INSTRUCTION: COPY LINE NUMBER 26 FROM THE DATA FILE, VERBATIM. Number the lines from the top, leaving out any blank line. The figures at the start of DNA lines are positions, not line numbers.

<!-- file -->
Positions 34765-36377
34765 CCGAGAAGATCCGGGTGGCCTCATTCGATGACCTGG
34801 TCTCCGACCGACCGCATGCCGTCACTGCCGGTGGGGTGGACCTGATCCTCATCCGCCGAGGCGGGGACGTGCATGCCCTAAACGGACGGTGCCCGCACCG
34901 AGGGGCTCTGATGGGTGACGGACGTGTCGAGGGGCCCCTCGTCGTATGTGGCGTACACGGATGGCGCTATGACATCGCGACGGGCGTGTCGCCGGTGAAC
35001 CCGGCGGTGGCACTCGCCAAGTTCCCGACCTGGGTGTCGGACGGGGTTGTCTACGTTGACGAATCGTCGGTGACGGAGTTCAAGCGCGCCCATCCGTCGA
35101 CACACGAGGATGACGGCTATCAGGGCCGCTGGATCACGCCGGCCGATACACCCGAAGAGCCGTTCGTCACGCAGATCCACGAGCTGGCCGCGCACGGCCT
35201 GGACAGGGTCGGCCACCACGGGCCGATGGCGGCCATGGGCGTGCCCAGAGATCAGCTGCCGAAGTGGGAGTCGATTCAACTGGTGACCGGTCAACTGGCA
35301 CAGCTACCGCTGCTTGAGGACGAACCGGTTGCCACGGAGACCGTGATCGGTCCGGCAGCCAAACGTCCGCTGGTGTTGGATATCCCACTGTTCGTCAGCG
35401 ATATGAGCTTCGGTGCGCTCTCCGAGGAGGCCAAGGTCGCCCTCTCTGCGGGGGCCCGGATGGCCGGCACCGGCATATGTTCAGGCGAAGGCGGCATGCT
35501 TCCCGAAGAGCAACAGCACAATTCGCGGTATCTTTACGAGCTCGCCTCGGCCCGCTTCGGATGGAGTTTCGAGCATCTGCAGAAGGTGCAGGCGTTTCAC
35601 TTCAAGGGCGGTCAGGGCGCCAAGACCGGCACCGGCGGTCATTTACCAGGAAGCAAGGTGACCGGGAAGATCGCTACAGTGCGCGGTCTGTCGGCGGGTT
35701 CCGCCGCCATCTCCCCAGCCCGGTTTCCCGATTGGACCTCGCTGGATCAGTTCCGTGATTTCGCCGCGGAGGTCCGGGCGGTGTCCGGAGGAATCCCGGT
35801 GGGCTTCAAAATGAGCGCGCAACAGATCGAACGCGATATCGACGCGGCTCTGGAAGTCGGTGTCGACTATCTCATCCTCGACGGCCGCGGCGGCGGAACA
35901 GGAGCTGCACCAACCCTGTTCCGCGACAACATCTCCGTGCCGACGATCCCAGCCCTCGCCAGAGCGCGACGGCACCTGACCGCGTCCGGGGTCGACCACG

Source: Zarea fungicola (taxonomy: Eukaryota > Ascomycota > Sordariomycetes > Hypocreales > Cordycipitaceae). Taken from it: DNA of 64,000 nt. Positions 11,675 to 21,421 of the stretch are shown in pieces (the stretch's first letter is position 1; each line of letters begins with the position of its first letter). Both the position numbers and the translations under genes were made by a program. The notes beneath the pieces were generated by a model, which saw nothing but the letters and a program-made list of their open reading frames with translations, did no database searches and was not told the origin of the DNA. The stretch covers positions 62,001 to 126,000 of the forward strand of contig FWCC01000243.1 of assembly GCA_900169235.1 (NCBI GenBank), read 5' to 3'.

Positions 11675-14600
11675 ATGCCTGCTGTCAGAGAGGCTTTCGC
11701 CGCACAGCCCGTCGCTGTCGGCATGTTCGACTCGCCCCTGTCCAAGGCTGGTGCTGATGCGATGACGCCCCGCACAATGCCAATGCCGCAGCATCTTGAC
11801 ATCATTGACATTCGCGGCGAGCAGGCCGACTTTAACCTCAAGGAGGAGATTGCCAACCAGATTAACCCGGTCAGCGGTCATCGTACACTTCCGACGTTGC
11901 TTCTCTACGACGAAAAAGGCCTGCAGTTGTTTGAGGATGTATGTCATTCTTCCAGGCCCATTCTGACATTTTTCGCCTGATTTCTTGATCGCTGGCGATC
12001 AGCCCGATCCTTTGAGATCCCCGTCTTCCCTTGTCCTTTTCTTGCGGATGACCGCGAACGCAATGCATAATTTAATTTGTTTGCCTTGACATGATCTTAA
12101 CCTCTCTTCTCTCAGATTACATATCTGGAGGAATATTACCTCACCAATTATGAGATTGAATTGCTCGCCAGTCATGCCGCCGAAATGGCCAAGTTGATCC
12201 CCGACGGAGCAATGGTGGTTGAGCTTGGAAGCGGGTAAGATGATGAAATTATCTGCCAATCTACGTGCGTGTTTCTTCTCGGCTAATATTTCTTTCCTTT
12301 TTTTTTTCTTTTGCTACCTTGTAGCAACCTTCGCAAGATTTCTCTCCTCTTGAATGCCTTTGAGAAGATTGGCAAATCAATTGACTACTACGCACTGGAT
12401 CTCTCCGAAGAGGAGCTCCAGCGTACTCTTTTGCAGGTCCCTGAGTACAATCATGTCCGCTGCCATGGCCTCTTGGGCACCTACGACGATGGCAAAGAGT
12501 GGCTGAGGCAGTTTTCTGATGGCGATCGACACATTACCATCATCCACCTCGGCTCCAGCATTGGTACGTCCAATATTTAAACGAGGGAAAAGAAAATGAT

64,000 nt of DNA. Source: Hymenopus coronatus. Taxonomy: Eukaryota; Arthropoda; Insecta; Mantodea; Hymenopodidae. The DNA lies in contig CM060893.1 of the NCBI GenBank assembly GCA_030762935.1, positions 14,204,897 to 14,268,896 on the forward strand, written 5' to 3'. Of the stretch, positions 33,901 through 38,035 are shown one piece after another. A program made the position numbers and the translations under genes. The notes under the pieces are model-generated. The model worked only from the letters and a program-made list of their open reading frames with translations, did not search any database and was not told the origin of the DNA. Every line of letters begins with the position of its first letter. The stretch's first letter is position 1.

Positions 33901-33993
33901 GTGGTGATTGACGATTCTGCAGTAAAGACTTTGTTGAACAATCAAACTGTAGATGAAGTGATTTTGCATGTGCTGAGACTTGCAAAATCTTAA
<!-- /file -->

12501 GGCTGAGGCAGTTTTCTGATGGCGATCGACACATTACCATCATCCACCTCGGCTCCAGCATTGGTACGTCCAATATTTAAACGAGGGAAAAGAAAATGAT